UP, EPD strive to fill patrol officer vacancies

Scott Gordon

University Police officials said this week that they intend to hire three patrol officers for the Evanston Campus within the next two months — putting the branch of the department back to full-staff capacity.

Reorganizations, promotions and the death of an Chicago Campus officer in the department opened up the three vacancies within the last month, said Chief Bruce Lewis of University Police.

He said UP has “a number of interested candidates that we’re already processing” for patrol officer positions. UP might not have to spend extra money to get them ready because some candidates already have police academy training, he added.

A total of 25 officers and administrators are assigned to the Evanston Campus. Two to six of them patrol the area at any given time.

Most officers are working normal eight-hour shifts. Four days a week, at least two officers work a 10-hour “power shift” from evening to early morning, Lewis said. The department coordinates these shifts using analyses of recent crimes to determine “critical hours” when attacks and robberies are most likely to occur.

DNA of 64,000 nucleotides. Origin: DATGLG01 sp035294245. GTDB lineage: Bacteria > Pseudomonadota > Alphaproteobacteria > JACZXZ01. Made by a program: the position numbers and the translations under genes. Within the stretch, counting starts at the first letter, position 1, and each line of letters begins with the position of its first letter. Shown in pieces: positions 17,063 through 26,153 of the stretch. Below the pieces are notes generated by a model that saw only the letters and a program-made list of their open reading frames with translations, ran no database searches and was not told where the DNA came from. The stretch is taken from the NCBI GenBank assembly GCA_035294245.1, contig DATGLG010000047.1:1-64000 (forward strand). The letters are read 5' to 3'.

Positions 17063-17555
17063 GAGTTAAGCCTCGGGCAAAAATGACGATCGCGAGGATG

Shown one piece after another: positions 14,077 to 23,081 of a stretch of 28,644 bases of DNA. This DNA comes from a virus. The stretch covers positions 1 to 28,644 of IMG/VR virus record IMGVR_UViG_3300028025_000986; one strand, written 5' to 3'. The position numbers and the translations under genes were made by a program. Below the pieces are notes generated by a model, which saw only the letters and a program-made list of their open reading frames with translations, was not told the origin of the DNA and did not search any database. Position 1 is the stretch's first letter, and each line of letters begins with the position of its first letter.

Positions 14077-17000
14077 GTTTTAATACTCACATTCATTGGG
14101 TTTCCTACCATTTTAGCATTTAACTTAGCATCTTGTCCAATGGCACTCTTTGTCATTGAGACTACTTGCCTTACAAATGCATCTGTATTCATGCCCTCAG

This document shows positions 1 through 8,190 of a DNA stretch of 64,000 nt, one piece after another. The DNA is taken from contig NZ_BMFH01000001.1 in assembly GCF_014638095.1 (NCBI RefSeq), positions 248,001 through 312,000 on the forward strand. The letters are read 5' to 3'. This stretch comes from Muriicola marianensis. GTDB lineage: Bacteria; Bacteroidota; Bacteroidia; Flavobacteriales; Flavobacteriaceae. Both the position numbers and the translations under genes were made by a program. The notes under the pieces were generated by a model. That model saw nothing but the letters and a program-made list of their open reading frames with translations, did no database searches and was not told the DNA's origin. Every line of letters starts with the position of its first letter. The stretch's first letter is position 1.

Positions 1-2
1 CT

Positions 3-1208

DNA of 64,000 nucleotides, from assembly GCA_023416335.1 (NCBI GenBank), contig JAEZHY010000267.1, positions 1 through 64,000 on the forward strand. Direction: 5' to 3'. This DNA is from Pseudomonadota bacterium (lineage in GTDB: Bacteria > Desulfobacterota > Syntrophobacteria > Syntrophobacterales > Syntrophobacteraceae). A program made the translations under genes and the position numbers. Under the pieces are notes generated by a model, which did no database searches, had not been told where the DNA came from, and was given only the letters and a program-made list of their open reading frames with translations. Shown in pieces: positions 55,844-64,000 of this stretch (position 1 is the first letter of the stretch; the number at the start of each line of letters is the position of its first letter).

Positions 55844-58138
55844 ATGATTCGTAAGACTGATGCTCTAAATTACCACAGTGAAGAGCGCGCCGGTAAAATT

The presence of more contract security officers and the decrease in violent crime on campus this quarter helped the department avoid overworking its officers, Lewis said. In addition to the security officers who patrol the campus late at night, the department hires security officers to help UP at basketball games and other university events to allow more officers to take time off.

So far the officer shortage has not had a strong negative impact on the rest of the force, Lewis said. However, the increase in violent crime in the area, as experienced Fall Quarter, could place an “extraordinary burden” on the department.

“Right now, we are not experiencing that,” Lewis said. But he added, “We do need the people.”

Evanston Police Department also is short a few officers, city officials said.

Deputy Chief Michael Perry of Evanston Police Department said EPD currently employs about 75 patrol officers and is trying to fill five vacancies. Perry could not specify whether this was causing problems but said any time a department is understaffed it could end up straining its resources.

“We’ve been short for the last three years,” he said.

There currently are nine officers in EPD’s Field Training Officer Program who accompany experienced officers on patrol, Perry said.

Ald. Ann Rainey (8th) said the five vacancies are “as few vacancies as we’ve had in years — things are looking up.”

“I remember when they were 17 down in the late 1990s,” she said.

Rainey added that EPD is budgeted for a total of 160 officers.